Random Hero - It is good that you are out to get more healthy and have a focus, although be careful of the advice you get on a paintball site.
Just to preface, I am not a nutritionist nor am I certified personal trainer. I am physician, swam in high school, lacrosse in college, and have been lifting since I was 16 (HS, college, Army, medical school) for general fitness and appearance. I am not going to give you a fish, but hopefully give you the tools so that you can fish for yourself....
What I also did was read. A lot. Pick up books and magazines (the best for you would be Muscle and Fitness, Men's Health), although by far the best mag for what you want was Muscle Media ( http://www.musclemedia.com
), by EAS, although I do not think that they are still in circulation. They also have a program called Body-For-Life ( http://www.bodyforlife.com/
), also supported by EAS. If you do not know, EAS is one of the more scientifically minded nutrition / health food companies (they also have great PR), with real data and evidence to support many of their claims. Furthermore, Muscle Media and the Body For Life programs are not out to created these bloated, 'roid-ragin, steroid monsters, but instead a health, good-looking being that can carry their diet and exercise for life, not just a couple of months of a fad diet or exercise. Although Muscle and Fitness is full of these mass-monsters, there is loads of good advice, inspiring articles by good authors (including "The Oak" himself, Arnold), and a solid staff of contributors including PhD's, nutritionists, and trainers.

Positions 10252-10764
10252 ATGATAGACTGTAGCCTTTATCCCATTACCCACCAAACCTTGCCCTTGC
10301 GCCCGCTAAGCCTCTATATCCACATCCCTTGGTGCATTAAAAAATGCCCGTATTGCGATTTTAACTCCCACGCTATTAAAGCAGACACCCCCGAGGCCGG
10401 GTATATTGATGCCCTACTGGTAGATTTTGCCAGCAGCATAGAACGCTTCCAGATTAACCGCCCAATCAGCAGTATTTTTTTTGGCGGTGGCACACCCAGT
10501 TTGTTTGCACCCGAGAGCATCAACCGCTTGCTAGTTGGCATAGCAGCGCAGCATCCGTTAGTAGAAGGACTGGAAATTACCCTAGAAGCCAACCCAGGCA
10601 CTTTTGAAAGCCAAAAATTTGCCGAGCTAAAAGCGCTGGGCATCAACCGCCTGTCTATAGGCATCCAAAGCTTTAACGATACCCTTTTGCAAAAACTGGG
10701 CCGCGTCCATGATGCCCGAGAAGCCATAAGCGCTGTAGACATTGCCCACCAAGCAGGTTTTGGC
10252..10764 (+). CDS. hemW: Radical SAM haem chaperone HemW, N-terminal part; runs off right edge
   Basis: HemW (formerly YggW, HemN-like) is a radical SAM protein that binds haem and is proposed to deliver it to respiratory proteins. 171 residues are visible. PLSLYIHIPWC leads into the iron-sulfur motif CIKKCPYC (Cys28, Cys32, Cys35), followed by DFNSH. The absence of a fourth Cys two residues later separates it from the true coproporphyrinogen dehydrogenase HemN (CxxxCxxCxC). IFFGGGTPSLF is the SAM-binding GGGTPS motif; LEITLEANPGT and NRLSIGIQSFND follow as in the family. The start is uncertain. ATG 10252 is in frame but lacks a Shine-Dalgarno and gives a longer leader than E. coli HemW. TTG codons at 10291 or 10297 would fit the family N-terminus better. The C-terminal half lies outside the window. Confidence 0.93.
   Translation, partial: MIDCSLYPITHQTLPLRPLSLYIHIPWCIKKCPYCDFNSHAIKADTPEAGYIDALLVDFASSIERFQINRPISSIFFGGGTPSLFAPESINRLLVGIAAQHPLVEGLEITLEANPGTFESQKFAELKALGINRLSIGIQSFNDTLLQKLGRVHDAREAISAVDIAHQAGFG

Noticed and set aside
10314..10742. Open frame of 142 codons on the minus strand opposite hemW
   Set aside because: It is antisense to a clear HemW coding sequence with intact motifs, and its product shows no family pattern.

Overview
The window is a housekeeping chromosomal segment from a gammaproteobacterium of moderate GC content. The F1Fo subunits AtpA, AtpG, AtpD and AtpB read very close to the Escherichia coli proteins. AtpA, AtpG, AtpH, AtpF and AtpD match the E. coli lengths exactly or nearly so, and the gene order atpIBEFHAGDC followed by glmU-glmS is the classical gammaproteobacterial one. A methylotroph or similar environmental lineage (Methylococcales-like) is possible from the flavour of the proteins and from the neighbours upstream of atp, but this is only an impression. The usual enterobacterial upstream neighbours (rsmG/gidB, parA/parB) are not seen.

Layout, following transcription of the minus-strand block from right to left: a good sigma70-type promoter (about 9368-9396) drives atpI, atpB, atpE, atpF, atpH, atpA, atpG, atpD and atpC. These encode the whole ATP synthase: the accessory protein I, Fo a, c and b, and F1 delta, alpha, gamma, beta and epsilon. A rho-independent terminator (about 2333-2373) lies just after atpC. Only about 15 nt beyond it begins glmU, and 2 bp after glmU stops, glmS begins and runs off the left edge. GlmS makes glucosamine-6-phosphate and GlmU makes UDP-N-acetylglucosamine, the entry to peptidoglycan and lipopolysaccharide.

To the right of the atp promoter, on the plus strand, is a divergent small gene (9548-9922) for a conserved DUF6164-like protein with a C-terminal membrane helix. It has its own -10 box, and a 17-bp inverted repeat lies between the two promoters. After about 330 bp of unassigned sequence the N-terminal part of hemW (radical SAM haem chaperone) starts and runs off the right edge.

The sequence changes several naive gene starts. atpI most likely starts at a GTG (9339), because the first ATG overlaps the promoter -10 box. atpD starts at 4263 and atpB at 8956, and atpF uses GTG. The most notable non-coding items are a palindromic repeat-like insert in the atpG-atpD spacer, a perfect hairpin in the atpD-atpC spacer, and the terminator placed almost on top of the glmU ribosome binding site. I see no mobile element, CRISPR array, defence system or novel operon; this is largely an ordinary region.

In the beginning, what you need to do is watch what you eat and exercise. Intake > output = weight loss. Period. Sure, there are people that stay thin no matter what, and some gain weight no matter what (like me), but that is because their output is varied based on their metabolism (which may be related to their relative thyroid activity), and activity level.